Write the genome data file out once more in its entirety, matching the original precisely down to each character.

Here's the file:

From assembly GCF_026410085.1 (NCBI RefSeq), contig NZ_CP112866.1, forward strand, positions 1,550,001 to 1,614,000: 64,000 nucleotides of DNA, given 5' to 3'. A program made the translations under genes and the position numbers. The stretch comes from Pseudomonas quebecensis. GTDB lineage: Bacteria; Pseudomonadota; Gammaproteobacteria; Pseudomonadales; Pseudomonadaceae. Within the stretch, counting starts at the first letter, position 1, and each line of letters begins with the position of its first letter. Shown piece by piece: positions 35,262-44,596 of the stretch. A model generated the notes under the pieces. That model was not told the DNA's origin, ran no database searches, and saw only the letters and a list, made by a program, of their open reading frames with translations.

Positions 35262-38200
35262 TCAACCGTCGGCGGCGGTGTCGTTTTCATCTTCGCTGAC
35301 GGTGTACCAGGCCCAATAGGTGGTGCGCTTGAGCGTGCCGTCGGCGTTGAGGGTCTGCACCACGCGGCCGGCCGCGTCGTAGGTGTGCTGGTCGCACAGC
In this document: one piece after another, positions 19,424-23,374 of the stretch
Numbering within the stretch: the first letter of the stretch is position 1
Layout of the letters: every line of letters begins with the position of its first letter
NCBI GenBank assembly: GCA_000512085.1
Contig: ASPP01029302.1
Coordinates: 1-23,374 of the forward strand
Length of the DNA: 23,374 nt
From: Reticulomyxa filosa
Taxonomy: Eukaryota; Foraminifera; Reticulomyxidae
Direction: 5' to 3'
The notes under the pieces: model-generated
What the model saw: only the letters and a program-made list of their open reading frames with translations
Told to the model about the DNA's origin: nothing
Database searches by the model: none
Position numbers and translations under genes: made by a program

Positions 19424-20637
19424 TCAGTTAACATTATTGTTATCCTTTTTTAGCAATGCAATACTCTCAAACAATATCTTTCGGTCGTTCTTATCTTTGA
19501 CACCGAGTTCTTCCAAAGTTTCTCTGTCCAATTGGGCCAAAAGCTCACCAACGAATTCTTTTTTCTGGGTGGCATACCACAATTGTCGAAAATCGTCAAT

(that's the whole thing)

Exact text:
From assembly GCF_026410085.1 (NCBI RefSeq), contig NZ_CP112866.1, forward strand, positions 1,550,001 to 1,614,000: 64,000 nucleotides of DNA, given 5' to 3'. A program made the translations under genes and the position numbers. The stretch comes from Pseudomonas quebecensis. GTDB lineage: Bacteria; Pseudomonadota; Gammaproteobacteria; Pseudomonadales; Pseudomonadaceae. Within the stretch, counting starts at the first letter, position 1, and each line of letters begins with the position of its first letter. Shown piece by piece: positions 35,262-44,596 of the stretch. A model generated the notes under the pieces. That model was not told the DNA's origin, ran no database searches, and saw only the letters and a list, made by a program, of their open reading frames with translations.

Positions 35262-38200
35262 TCAACCGTCGGCGGCGGTGTCGTTTTCATCTTCGCTGAC
35301 GGTGTACCAGGCCCAATAGGTGGTGCGCTTGAGCGTGCCGTCGGCGTTGAGGGTCTGCACCACGCGGCCGGCCGCGTCGTAGGTGTGCTGGTCGCACAGC
In this document: one piece after another, positions 19,424-23,374 of the stretch
Numbering within the stretch: the first letter of the stretch is position 1
Layout of the letters: every line of letters begins with the position of its first letter
NCBI GenBank assembly: GCA_000512085.1
Contig: ASPP01029302.1
Coordinates: 1-23,374 of the forward strand
Length of the DNA: 23,374 nt
From: Reticulomyxa filosa
Taxonomy: Eukaryota; Foraminifera; Reticulomyxidae
Direction: 5' to 3'
The notes under the pieces: model-generated
What the model saw: only the letters and a program-made list of their open reading frames with translations
Told to the model about the DNA's origin: nothing
Database searches by the model: none
Position numbers and translations under genes: made by a program

Positions 19424-20637
19424 TCAGTTAACATTATTGTTATCCTTTTTTAGCAATGCAATACTCTCAAACAATATCTTTCGGTCGTTCTTATCTTTGA
19501 CACCGAGTTCTTCCAAAGTTTCTCTGTCCAATTGGGCCAAAAGCTCACCAACGAATTCTTTTTTCTGGGTGGCATACCACAATTGTCGAAAATCGTCAAT